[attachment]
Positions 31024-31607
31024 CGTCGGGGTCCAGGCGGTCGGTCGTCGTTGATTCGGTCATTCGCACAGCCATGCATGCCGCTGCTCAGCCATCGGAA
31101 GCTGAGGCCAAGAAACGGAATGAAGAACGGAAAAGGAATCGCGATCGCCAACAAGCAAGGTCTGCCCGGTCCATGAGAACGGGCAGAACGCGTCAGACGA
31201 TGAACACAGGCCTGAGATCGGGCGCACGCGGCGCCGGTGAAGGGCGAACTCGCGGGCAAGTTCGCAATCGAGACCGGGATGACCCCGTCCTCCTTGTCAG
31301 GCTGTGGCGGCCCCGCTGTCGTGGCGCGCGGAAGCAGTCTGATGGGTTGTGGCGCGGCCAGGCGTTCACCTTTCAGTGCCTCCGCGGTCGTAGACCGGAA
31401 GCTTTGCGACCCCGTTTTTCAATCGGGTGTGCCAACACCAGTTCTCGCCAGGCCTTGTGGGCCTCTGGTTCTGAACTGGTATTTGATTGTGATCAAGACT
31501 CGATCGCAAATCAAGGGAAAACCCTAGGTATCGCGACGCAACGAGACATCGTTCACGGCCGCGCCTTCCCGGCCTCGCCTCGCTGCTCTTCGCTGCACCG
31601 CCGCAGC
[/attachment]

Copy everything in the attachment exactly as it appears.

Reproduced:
Positions 31024-31607
31024 CGTCGGGGTCCAGGCGGTCGGTCGTCGTTGATTCGGTCATTCGCACAGCCATGCATGCCGCTGCTCAGCCATCGGAA
31101 GCTGAGGCCAAGAAACGGAATGAAGAACGGAAAAGGAATCGCGATCGCCAACAAGCAAGGTCTGCCCGGTCCATGAGAACGGGCAGAACGCGTCAGACGA
31201 TGAACACAGGCCTGAGATCGGGCGCACGCGGCGCCGGTGAAGGGCGAACTCGCGGGCAAGTTCGCAATCGAGACCGGGATGACCCCGTCCTCCTTGTCAG
31301 GCTGTGGCGGCCCCGCTGTCGTGGCGCGCGGAAGCAGTCTGATGGGTTGTGGCGCGGCCAGGCGTTCACCTTTCAGTGCCTCCGCGGTCGTAGACCGGAA
31401 GCTTTGCGACCCCGTTTTTCAATCGGGTGTGCCAACACCAGTTCTCGCCAGGCCTTGTGGGCCTCTGGTTCTGAACTGGTATTTGATTGTGATCAAGACT
31501 CGATCGCAAATCAAGGGAAAACCCTAGGTATCGCGACGCAACGAGACATCGTTCACGGCCGCGCCTTCCCGGCCTCGCCTCGCTGCTCTTCGCTGCACCG
31601 CCGCAGC